Kunce, who has an undergraduate degree from Yale and a law degree from the University of Missouri-Columbia, said he brings a different perspective to the table than the other Democratic contenders.

“When we went bankrupt, we didn’t make it because the institutions were there for us,” Kunce said. “We didn’t make it because the rich folks on the other side of town were there for us. We made it because the people in that neighborhood without any more money than we had passed the plate down at church. They brought more tuna casserole and lasagna by the house than we could ever, ever eat. And those are the people that have power in this country — people who know how to take care of each other instead of folks who are in power and use that power for their funders to strip communities like the one I grew up in for parts.”


Punishing Congress members for stock trading

One of the proposals Kunce is pushing is sending members of Congress and their immediate family members to prison if they’re found to have made stock trades.

That’s part of a policy push among Republicans and Democrats who’ve expressed outrage over high-profile instances of members of Congress trading stocks, raising insider trading suspicions in some cases, especially during the COVID-19 pandemic.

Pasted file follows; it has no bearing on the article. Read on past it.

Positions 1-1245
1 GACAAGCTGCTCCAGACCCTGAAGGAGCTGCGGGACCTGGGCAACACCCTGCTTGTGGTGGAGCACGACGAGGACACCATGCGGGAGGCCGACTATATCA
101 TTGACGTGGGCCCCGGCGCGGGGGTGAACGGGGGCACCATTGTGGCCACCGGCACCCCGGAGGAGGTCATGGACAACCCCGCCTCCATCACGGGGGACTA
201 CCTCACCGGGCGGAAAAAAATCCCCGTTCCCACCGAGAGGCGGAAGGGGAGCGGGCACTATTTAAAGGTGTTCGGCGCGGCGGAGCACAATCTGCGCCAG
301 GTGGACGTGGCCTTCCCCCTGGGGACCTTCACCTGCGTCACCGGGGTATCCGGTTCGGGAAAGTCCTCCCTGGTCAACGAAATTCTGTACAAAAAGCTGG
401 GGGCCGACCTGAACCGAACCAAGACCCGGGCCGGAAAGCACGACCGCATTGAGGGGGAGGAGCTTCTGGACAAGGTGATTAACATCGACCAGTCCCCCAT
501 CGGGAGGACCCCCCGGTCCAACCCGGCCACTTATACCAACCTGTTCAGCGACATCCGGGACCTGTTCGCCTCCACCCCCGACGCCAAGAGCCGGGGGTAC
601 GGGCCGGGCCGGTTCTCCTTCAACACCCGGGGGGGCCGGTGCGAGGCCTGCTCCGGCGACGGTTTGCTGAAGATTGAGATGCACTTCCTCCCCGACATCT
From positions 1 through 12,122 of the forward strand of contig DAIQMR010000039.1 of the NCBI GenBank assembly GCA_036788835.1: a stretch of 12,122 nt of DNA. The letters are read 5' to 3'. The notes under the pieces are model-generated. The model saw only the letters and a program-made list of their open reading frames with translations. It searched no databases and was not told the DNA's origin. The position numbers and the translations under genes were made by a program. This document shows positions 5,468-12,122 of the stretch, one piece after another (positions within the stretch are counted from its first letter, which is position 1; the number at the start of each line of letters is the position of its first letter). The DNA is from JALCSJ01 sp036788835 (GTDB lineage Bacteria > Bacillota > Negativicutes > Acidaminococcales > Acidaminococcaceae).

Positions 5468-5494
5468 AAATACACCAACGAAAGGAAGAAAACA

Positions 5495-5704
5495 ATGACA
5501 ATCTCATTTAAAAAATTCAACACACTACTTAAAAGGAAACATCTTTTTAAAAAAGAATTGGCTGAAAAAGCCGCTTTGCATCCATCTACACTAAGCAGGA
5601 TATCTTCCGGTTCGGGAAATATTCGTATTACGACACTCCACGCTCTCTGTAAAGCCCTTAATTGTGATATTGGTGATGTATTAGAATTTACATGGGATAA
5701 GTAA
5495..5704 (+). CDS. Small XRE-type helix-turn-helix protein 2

“If you’re going to be a member of Congress, there should be some amount of sacrifice there,” Kunce said. “If you can’t get by on the salary, then that’s too bad.”


Scrapping filibuster to protect abortion rights

Like other Democratic Senate hopefuls, Kunce is supportive of getting rid of the filibuster in order to pass federal legislation making abortion legal in every state.

“I have seen what it’s like to live in a Big Brother government,” Kunce said. “I went to Iraq, I went to Afghanistan. Women had no rights there. And it’s an absolute tragedy. You know, they told us that we were fighting for freedom overseas when they deployed us. And then I come home, and it’s like, ‘Oh my God, the fight for freedom is right here.’”

When he unsuccessfully ran for a Jefferson City-based state House seat in 2006, Kunce was against abortion rights. He said his time overseas helped change his view on the issue.

“And you know, as I got older, I saw people go through very, very difficult pregnancies that they should never have to go through again,” Kunce said. “And, and for me, this has just become one of those fundamental rights that every person should have access to.”